Samuel T. Douglass

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Samuel T. Douglass (February 14, 1814 – March 5, 1898) was an American lawyer and jurist. He served as a justice of the Michigan Supreme Court.[1]

Early life and education[edit]

Douglass was born in Wallingford, Vermont, on February 28, 1814.[1] His family moved to Fredonia, New York, and Douglass was educated at Fredonia Academy there.[1] He studied law in the office of James Mullet (who was judge of the Supreme Court of New York).[1]


Douglas came to Detroit in 1837, and was admitted to the bar the same year.[1] With the exception for a brief time in Ann Arbor, Douglass spent the next fifty years in Detroit as a practicing lawyer and judge.[1] In 1849, Douglass became law partners with James V. Campbell, also later a justice of the Michigan Supreme Court.[1] He married Campbell's sister, Elizabeth, in 1856.[1]

In 1845, Douglass was appointed reporter of decisions of the Michigan Supreme Court; he served in that position until resigning in 1849.[1] Douglass was reporter when the first two volumes of the Michigan Reports were published, covering 1843 to 1847.[1] Douglass served as judge of the Wayne County Circuit Court and the Michigan Supreme Court from 1851 until 1857.[1]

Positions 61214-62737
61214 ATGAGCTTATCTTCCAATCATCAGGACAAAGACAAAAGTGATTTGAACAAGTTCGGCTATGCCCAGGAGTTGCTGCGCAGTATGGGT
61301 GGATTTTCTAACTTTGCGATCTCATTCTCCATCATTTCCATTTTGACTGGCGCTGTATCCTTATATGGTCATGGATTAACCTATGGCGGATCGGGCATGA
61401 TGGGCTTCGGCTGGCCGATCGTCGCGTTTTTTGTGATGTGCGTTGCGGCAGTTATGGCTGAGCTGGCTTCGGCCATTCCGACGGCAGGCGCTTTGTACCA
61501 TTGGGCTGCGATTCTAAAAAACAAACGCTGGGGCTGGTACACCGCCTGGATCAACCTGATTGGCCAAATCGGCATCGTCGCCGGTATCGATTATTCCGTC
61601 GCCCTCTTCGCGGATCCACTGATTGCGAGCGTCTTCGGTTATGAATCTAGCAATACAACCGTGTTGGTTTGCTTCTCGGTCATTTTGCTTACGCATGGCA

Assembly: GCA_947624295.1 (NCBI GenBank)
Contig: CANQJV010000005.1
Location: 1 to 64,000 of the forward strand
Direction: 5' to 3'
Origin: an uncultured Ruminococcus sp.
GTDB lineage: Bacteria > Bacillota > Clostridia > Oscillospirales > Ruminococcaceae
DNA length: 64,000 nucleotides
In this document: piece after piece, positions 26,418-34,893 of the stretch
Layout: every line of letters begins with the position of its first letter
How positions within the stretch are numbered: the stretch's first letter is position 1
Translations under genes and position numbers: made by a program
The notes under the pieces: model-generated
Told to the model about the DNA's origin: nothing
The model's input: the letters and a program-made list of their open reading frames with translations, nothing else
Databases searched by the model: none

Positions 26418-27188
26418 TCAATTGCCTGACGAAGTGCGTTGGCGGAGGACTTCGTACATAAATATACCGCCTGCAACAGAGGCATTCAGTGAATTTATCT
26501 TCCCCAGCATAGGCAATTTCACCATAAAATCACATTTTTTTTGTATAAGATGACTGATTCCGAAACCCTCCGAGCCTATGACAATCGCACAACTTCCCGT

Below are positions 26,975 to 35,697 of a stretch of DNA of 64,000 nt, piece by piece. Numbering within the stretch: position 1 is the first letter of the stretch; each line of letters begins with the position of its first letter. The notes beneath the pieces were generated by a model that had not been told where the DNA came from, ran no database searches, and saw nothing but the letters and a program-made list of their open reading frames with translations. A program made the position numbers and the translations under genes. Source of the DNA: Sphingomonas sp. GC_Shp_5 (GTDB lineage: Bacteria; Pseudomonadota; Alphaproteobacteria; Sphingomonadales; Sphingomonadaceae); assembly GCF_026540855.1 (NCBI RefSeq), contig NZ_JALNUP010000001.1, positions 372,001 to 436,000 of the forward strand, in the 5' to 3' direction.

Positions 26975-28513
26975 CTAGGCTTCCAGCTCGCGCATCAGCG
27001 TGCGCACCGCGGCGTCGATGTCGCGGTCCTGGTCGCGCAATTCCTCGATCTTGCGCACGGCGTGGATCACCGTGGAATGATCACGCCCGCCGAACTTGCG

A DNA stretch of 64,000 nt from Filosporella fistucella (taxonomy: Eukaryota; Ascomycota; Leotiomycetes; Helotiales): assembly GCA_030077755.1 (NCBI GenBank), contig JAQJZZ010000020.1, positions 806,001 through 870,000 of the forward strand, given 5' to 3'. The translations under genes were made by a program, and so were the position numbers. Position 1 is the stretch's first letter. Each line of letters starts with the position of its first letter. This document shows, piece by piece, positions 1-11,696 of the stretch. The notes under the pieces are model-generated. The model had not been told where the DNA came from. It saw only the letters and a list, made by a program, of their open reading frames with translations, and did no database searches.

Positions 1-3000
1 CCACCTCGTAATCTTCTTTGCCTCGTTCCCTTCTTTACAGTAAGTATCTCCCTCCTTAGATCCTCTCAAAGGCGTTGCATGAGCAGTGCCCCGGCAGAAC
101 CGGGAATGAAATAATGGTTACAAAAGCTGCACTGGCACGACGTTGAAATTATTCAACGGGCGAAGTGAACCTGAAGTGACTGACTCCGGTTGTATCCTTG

A separate Michigan Supreme Court was created in 1857, and Douglass was nominated for justice by the Democratic Party.[1] The Democrats were an extreme minority in the Michigan Legislature at the time, however, and James V. Campbell, Douglass' former law partner and brother-in-law, was appointed instead.[1] In May 1857, Douglass resigned the circuit judgeship and returned to private practice.[1]

Douglass was a lover of nature and an amateur naturalist.[1] In 1860 he built a home and farm on Grosse Ile in the Detroit River.[1] Douglass took part in several trips to explore the Upper Peninsula of Michigan at a time when the area remained remote and almost entirely unsettled.[1]

Douglass died on the afternoon of March 5, 1898.[1]


  1. ^ a b c d e f g h i j k l m n o p q r Biography: Samuel Douglass, Michigan Supreme Court Historical Society.